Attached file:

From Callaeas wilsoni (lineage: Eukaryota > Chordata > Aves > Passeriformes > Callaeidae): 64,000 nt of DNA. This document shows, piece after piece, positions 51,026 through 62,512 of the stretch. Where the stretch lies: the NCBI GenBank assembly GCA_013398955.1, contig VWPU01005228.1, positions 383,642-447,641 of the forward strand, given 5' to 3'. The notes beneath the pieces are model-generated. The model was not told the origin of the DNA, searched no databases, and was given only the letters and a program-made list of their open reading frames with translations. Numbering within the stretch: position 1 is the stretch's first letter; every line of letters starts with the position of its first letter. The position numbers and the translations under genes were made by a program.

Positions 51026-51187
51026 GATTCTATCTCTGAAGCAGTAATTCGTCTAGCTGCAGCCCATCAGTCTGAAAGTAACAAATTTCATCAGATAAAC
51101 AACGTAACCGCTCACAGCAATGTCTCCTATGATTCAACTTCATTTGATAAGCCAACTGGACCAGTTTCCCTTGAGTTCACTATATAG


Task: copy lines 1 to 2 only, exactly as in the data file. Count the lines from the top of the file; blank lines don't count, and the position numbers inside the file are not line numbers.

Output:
From Callaeas wilsoni (lineage: Eukaryota > Chordata > Aves > Passeriformes > Callaeidae): 64,000 nt of DNA. This document shows, piece after piece, positions 51,026 through 62,512 of the stretch. Where the stretch lies: the NCBI GenBank assembly GCA_013398955.1, contig VWPU01005228.1, positions 383,642-447,641 of the forward strand, given 5' to 3'. The notes beneath the pieces are model-generated. The model was not told the origin of the DNA, searched no databases, and was given only the letters and a program-made list of their open reading frames with translations. Numbering within the stretch: position 1 is the stretch's first letter; every line of letters starts with the position of its first letter. The position numbers and the translations under genes were made by a program.

Positions 51026-51187